In a panic, I rushed up the mountain, through the Monument Garden. It was a bit weird to rush past the monuments themselves, since I haven't given them a proper look yet, but I was horrified at being so late. I wondered if they would even let me in, but tried to calm myself down by assuring myself that these were the Baha'is, not some sort of tour group. They are much more human than some humans about these things.

When I got to the steps of the Seat of the House of Justice, which looks a little like the Parthenon, a woman was sitting outside with a young child. I asked her if she thought I could still go in, and she smiled. "Oh yes. They should be starting in another ten minutes."

I was kind of glad I didn't get there on time. Forty minutes is a pretty long wait.

Six of the members came in and everyone stood up for them, which I found interesting. I understand it's a sign of respect, but in the Baha'i Faith, the elected individuals have no power; it's only when they act as the institution, i.e. together, that they exercise any authority. I suppose they were technically acting as the House, but it was sort of murky. They said a prayer and welcomed us, and then came down from the stage and individually greeted us all.

Meanwhile, staff members sped our chairs away so that the members of the House would have room to file between us. They were pretty expedient about it and the chairs disappeared in no time. I was quite impressed.

Supper consisted of shawarma and a pastry for desert. I met a lady who is here with a helper because last year she was unable to complete her pilgrimage. She's a bit older, and apparently on the second day (today), at the meeting of the UHJ, she tripped over one of the column bases and broke her knee and shoulder. She was in the hospital here in Israel for a week, before Blue Cross flew her home to Canada, where she spent another two months in the hospital there. Two months. So she asked if she could finish her pilgrimage with a helper, and once the letter was received from her doctor, they invited her back.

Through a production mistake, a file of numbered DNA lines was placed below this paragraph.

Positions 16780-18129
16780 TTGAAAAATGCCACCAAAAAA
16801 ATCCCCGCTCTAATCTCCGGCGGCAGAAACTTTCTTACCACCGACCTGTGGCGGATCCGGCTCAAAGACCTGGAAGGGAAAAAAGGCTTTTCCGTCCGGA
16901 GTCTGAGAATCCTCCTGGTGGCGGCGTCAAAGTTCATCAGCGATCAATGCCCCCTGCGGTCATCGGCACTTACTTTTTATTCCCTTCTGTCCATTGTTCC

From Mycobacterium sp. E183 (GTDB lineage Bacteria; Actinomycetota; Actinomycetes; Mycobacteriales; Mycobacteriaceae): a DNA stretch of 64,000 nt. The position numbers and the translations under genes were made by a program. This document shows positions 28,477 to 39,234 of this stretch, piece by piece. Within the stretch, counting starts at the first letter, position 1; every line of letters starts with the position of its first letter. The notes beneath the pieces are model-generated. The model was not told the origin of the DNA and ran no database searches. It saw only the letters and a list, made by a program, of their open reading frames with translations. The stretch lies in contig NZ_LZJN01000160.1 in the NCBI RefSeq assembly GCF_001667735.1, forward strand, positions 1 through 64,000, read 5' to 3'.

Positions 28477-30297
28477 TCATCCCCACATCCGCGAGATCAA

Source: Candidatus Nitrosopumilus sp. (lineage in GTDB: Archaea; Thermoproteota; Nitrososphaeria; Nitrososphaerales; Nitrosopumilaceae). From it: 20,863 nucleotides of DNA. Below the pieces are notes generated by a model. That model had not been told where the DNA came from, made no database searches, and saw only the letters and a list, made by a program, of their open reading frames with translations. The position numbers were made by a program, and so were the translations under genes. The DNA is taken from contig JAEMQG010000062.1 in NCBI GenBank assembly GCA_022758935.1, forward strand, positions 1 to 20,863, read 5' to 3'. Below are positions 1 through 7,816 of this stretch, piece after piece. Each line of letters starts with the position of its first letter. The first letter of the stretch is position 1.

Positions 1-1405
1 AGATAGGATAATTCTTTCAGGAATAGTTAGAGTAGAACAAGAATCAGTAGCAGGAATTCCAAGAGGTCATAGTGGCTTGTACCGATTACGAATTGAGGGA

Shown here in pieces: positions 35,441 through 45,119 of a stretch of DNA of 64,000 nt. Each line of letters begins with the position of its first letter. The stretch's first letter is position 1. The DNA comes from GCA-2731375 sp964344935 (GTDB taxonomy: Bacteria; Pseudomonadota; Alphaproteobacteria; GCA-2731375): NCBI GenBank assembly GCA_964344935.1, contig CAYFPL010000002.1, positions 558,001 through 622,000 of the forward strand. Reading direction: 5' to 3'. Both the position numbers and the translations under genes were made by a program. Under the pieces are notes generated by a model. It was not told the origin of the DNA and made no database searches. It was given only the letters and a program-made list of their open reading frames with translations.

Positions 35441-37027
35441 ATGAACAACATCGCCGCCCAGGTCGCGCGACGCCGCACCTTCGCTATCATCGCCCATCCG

No wonder they make us all buy health insurance now.

I met a guy, Sebastien, who was one of the key organizers of the Youth Congress I went to in Quebec in 2001. He was actually the one who invited me and the others to supper at this shawarma and falafel place higher up Mount Carmel. Everyone except him, Astrid, and me took a taxi back down; we braved the bus and made it down very quickly. Sebastien and I went to the Shrine of the Bab again, while Astrid went for a nap at the PRC.

Then there was a presentation at the International Teaching Centre by a member of the same. Several people fell asleep during it, mostly from heat and a long day, but it was still amusing.

Afterwards, I wanted to check out this open mic down the road from the hostel. I chatted with Joe and Dino (Dean), two brothers from New Zealand who brought their 70-something dad here because it's been a dream of his to visit Israel. He suffered three bouts of cancer, one that led to the removal of his eye, so Joe was happy to see him excited about being here. I didn't meet him, but hopefully tomorrow.

They were brought up in a Christian sect/denomination (Joe called it a sect) called Christadelphia. All I know is that it's very strict and doesn't allow its members to play sports, but I'd love to learn more. It's intriguing. There's so many versions of Christianity out there!

We didn't make it to the open mic because a rock cover band was playing right on the street. We went down to check them out.

They were pretty cool. One band member, originally from the US in a previous life but now from Israel, told us they played there every Tuesday, and have been for seven years. They pass the hat during the show to get paid. Not a bad gig.

Joe and I talked politics, economics, and religion (obviously), while the Swiss girl who came with us and whose name I didn't get talked to Dino about drunk people. And banks. Or something.

I also learned the correct way to nail together corrugated metal sheets to make a roof, and what layers of stuff go underneath it. I now have one useful piece of knowledge.

On that note, I have to get up at 6:30 tomorrow (gack-aahh-thud) to go back to Bahji. At least they're picking us up close to the hotel this time. And Bahji is really nice. Like, really nice. Like, totally.